Carolina Chocolate Drops, Special guest Sanctified Grumblers - 6/256:00 pm Doors / 8:00 pm Start
About Carolina Chocolate Drops
With their 2010 Nonesuch debut, Genuine Negro Jig—which garnered a Best Traditional Folk Album Grammy last year—the Carolina Chocolate Drops proved that the old-time, fiddle and banjo-based music they’d so scrupulously researched and passionately performed could be a living, breathing, ever-evolving sound. Starting with material culled from the Piedmont region of the Carolinas, they sought to freshly interpret this work, not merely recreate it, highlighting the central role African-Americans played in shaping our nation’s popular music from its beginnings more than a century ago. The virtuosic trio’s approach was provocative and revelatory. Their concerts, The New York Times declared, were “an end-to-end display of excellence… They dip into styles of Southern black music from the 1920s and ’30s—string-band music, jug-band music, fife and drum, early jazz—and beam their curiosity outward. They make short work of their instructive mission and spend their energy on things that require it: flatfoot dancing, jug playing, shouting.”
On Leaving Eden, produced by Nashville stalwart Buddy Miller—the go-to guy for artists ranging from Robert Plant to Emmylou Harris—and recorded in his home studio, the Carolina Chocolate Drops illustrate their own adaptability to growth and change as the original lineup expands from three to five players for this recording and their new repertoire incorporates more blues, jazz and folk balladry alongside brilliantly rendered string-band tunes. The group’s founding members Rhiannon Giddens and Dom Flemons, both singers and multi-instrumentalists, were used to working together (CCD had evolved out of their previous group, Sankofa Strings) but they needed back-up for their second full-length Nonesuch disc. Help came in the form of three new players: beat-boxer Adam Matta, introduced to the band by their friends in NYC’s Luminescent Orchestrii (with whom they’d released a live EP on Nonesuch in 2011) and Brooklyn-based guitarist, banjo player and singer Hubby Jenkins and New Orleans-based cellist Leyla McCalla, both of whom the band had befriended via the Music Maker Relief Foundation, which helps to support elder roots artists and encourage young talent. Jenkins is now a full-time member of the group; Matta, after touring with CCD throughout 2011, will make occasional guest appearances; and McCalla will round out CCD’s 2012 touring line-up.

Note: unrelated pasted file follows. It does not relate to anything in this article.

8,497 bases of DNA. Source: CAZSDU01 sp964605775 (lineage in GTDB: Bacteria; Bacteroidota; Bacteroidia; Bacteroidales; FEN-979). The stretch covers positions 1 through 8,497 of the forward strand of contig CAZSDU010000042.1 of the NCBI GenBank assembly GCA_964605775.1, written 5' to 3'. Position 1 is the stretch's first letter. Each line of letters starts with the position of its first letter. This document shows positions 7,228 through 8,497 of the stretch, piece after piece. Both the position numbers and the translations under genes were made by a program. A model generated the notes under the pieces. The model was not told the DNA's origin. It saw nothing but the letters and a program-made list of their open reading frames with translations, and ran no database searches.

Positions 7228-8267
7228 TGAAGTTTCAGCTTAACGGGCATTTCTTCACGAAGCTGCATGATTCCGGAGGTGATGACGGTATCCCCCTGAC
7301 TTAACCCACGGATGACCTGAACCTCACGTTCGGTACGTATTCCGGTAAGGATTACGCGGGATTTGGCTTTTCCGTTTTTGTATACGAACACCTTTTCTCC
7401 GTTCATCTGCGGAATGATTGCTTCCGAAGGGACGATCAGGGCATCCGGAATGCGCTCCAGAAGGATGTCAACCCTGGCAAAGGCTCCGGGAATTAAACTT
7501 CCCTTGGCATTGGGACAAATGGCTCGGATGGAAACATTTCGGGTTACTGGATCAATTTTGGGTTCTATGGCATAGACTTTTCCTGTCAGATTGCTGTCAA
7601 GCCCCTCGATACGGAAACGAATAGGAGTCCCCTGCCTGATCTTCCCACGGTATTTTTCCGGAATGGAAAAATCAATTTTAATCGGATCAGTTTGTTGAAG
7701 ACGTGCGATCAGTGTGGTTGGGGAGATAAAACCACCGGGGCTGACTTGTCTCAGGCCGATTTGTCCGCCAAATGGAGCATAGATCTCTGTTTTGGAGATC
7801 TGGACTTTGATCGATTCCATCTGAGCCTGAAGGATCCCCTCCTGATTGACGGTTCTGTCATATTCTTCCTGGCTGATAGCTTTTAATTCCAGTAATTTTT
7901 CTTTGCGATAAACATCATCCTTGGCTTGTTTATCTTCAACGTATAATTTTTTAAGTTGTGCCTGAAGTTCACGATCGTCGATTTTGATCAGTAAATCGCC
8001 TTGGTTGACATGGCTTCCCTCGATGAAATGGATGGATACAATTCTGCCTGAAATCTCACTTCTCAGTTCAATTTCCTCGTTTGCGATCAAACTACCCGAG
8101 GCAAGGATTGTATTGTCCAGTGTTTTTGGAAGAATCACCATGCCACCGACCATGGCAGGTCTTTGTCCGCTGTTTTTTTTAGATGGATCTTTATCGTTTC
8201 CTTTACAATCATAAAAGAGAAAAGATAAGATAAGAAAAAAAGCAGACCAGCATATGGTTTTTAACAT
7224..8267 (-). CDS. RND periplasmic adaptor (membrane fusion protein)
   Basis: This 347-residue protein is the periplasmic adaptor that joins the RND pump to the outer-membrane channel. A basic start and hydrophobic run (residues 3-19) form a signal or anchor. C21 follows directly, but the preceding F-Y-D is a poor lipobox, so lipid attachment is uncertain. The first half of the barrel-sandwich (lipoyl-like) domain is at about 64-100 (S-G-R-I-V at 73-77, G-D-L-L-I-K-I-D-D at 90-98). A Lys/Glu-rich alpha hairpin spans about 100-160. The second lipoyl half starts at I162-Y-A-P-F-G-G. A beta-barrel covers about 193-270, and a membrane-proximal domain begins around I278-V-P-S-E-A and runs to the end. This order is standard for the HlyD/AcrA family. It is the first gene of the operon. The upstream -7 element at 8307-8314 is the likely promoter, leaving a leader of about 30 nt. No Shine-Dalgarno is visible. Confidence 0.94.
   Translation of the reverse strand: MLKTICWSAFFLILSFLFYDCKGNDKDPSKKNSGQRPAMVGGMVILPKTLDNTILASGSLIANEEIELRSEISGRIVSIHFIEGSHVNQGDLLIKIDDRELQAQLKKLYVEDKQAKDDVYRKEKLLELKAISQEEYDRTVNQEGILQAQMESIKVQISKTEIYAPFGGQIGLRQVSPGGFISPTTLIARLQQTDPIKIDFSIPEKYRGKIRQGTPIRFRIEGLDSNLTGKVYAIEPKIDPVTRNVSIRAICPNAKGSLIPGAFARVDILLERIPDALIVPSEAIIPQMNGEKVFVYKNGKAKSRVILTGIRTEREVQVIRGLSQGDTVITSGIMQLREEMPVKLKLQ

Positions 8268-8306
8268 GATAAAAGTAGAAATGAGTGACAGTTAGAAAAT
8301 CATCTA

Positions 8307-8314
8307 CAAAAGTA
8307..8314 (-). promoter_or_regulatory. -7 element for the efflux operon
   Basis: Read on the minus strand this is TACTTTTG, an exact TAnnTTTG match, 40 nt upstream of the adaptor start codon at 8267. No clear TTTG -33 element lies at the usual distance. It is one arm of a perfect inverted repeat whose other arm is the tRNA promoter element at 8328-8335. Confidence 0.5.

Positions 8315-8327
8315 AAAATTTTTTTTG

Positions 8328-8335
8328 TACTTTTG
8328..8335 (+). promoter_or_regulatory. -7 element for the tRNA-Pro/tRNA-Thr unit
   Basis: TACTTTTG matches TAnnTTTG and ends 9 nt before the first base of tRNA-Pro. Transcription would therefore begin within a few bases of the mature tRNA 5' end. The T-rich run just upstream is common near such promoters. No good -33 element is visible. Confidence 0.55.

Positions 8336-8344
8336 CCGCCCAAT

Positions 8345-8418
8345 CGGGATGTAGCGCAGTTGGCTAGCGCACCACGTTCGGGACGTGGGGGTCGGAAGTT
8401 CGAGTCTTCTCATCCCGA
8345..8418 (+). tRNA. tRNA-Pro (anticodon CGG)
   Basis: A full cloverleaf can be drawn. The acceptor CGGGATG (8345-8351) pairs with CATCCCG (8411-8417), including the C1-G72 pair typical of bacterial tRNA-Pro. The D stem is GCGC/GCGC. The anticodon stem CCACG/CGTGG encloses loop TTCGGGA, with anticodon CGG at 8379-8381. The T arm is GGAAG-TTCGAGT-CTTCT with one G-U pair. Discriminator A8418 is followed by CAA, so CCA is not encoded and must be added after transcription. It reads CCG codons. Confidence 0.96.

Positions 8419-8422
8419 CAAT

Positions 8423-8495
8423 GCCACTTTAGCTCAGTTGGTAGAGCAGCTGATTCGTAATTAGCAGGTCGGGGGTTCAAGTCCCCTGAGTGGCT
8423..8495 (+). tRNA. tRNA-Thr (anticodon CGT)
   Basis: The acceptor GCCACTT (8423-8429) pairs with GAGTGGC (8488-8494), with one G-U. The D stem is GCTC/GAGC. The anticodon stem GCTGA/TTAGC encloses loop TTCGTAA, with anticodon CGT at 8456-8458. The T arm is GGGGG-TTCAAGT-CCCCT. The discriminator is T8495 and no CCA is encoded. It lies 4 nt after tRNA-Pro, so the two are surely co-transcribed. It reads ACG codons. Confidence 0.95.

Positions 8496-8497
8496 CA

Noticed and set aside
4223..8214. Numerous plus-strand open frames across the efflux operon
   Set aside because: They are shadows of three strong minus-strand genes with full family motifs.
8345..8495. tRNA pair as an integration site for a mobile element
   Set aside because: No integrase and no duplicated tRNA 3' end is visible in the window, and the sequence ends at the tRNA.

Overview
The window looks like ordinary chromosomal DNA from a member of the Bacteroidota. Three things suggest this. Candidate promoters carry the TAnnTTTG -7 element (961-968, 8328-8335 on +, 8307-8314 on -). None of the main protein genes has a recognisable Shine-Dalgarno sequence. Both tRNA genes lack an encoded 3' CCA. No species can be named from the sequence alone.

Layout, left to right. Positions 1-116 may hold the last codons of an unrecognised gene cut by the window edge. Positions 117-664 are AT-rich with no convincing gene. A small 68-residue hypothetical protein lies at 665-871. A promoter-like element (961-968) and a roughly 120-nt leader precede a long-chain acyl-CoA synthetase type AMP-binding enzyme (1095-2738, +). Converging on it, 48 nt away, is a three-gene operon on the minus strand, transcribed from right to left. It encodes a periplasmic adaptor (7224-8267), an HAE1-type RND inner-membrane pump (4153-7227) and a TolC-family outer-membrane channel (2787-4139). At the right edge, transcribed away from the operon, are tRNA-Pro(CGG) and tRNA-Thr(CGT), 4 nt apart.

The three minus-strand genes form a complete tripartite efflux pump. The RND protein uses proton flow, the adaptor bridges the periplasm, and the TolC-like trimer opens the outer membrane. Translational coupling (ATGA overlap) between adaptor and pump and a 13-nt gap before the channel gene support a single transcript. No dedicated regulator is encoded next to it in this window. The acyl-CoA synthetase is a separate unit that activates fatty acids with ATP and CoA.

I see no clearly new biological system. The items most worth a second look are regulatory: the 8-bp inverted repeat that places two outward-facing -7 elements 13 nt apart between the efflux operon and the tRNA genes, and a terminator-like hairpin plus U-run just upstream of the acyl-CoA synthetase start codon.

Flemons points out: “There’s a new diversity that comes from the new ensemble. My thought process of how I put together songs for the Carolina Chocolate Drops now is more like working with a jazz group. I could make it work in any sort of way. Based on the players that you have, you can do different things with the arrangements. It was helpful that Hubby also played guitar. Up to then, I was the only one in the group who worked with chords. Rhiannon plays her instruments melodically instead of around chords and the rhythm of the chords. I had been working on ‘Mahalla’ [an arrangement of a joyfully upbeat piece from spoon-wielding South African slide guitarist and YouTube phenomenon Hannes Coetzee] for a while on my own, just on the banjo, and I would have liked to have guitar on it too, but I couldn’t get anyone to back me up. Hubby happened to know the song as well, so that track came out of Hubby being there. Adam brought a great, pumping bass vocal part to ‘Po’ Black Sheep,’ and ‘Country Girl’ also has Adam’s particular flavor—along with Leyla’ s cello.”
About Sanctified Grumblers
Chicago's Sanctified Grumblers formed in the Spring of 2009 when Rick Sherry (Devil in a Woodpile) and Eric Noden started writing songs together. Using only acoustic instruments, they usually play as a trio with either Beau Sample (upright bass) or Mike Hogg (sousaphone). Sanctified Grumblers' album No Lie features special guests Jim Becker (Califone, Iron & Wine), Mike Reed (People, Places and Things) and Tom V. Ray (bass player for Neko Case & Jakob Dylan).
The band has also performed behind delta blues legend Honeyboy Edwards and Chicago harmonica great Billy Boy Arnold.
"If their name doesn't grab you, their music most definitely will"--Sing Out
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